Prevent infections, prevent resistant bacteria from spreading, and improve antibiotic prescribing:

The CDC is establishing AR Prevention collaboratives; groups of health care facilities around the country working together to implement best practices for inpatient antibiotic prescribing and preventing infections. Hospitals, long-term acute care hospitals, and nursing homes can all work together to protect patients from drug-resistant infections as patients move between medical facilities in a community. They will scale up or extend the reach of interventions proven to reduce or stop antibiotic-resistant threats, improving antibiotic prescribing and stewardship programs and ultimately reduce antibiotic resistance.

Discover new antibiotics and new diagnostic tests for resistant bacteria:

Because antibiotic resistance occurs as part of the natural evolutionary process of bacteria, it can be slowed but not completely stopped. New antibiotics and therapies will always be needed to keep up with resistant bacteria, as well as new tests to track the development of resistance. To support these efforts, CDC will create a Resistance Bacteria Bank that will make drug-resistant samples available to diagnostic manufacturers, pharmaceutical companies, and biotech firms to develop new diagnostic tests and evaluate new antibiotic agents and therapies. Exciting new molecular diagnostics may be able to determine if patients have an infection, and whether it is resistant, within hours instead of days, allowing treatment to be tailored to the patient’s particular infection.

With $30 million annual funding over the next five years, CDC’s AR Initiative could cut the deadliest resistant organism, carbapenem-resistant Enterobacteriaceae (CRE), in half, and also cut healthcare associated C. difficile in half, saving at least 20,000 lives, preventing 150,000 hospitalizations, and cutting more than $2 billion in health care costs. Other projected outcomes include a 30 percent reduction in healthcare associated multidrug-resistant (MDR) Pseudomonas, a 30 percent reduction in invasive Methicillin resistant Staphylococcus Aureus (MRSA), and a 25 percent reduction in Salmonella infections. Urgent action is needed by everyone who manufactures, prescribes, or uses antibiotics. Drug development for new antibiotics and anti fungals is necessary but not sufficient to deal with antibiotic resistance threats.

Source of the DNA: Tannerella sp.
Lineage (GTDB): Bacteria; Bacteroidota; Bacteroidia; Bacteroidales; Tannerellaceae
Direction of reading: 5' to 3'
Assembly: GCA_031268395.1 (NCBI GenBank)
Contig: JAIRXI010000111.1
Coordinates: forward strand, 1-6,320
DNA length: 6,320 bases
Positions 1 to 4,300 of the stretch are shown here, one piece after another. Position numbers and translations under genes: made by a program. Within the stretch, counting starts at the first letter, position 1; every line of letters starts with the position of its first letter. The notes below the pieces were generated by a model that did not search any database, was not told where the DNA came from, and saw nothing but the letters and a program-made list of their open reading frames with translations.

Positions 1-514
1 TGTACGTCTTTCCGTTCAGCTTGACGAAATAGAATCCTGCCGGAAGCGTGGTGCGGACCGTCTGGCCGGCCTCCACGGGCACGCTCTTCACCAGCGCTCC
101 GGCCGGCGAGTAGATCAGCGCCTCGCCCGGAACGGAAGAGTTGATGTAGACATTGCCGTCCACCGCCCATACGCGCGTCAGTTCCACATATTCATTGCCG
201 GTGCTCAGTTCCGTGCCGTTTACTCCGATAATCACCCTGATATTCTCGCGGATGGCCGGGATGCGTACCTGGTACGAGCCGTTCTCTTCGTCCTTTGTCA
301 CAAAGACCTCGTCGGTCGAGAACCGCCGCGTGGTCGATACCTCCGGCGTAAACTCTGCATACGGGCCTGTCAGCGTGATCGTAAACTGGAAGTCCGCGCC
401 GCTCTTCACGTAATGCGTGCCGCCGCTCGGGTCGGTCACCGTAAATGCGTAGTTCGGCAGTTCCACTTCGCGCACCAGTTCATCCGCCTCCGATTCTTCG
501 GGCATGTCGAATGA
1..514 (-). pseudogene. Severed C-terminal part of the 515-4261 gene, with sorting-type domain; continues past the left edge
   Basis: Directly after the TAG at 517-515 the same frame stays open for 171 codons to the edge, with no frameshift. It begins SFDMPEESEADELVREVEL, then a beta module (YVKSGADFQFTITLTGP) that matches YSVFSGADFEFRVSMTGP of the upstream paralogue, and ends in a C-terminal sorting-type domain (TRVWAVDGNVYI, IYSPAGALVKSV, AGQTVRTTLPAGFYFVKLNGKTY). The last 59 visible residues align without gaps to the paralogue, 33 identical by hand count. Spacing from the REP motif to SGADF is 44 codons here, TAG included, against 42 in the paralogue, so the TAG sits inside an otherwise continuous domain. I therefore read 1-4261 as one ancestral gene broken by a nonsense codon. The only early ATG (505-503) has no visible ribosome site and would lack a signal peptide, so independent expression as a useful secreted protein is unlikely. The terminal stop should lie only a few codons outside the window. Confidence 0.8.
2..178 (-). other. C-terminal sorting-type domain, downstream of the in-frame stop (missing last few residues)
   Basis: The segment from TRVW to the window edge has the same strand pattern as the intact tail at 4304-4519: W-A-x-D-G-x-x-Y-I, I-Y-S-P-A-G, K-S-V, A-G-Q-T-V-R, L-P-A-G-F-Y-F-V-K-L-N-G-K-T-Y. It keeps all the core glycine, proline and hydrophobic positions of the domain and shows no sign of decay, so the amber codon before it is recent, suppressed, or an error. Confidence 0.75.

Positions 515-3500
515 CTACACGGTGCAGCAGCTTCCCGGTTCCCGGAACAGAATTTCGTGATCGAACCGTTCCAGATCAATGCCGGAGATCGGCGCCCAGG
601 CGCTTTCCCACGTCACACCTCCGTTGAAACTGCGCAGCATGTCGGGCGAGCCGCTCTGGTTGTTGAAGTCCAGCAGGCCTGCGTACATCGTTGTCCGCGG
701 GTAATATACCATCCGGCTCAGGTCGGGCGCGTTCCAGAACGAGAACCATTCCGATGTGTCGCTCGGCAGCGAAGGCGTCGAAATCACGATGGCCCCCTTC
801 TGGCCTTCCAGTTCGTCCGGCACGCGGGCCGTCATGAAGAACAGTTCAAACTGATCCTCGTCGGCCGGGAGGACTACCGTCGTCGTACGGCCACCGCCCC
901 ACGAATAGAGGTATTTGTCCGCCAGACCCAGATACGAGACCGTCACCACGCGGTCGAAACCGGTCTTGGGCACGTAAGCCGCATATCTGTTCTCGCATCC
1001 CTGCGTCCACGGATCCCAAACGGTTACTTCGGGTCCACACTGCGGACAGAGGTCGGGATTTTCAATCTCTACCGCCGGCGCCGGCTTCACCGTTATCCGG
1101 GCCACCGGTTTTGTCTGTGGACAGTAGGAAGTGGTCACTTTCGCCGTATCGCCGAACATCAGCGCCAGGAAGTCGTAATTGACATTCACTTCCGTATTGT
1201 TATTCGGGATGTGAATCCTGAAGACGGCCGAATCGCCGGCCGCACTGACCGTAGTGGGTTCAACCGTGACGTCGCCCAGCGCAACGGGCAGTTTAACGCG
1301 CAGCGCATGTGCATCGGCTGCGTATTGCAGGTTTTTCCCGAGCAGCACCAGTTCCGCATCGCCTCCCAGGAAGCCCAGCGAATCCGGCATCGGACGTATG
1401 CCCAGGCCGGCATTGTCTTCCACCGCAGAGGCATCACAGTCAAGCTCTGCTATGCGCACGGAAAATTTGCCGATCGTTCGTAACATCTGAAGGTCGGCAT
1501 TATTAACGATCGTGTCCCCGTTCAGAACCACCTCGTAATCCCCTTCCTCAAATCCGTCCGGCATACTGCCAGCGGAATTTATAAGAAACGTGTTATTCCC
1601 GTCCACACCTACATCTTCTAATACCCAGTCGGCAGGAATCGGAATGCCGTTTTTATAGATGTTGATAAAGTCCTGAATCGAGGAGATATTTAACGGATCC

Doctors and health care systems need to improve prescribing practices, and patients need to recognize that there are both risks and benefits to antibiotics. More medicine isn’t best, the right medicine at the right time is best. Consider this a down payment for our country to start tackling its biggest drug-resistant threats. The actual funding needed to effectively address all of the drug-resistant threats will likely be many times this amount. But with this type of significant public health investment, a new chapter in the fight against resistance can be opened. Let’s work together and do our part; patients, doctors, researcher, pharmacists, and all who is involved with antibiotics!

Centers for Disease Control and Prevention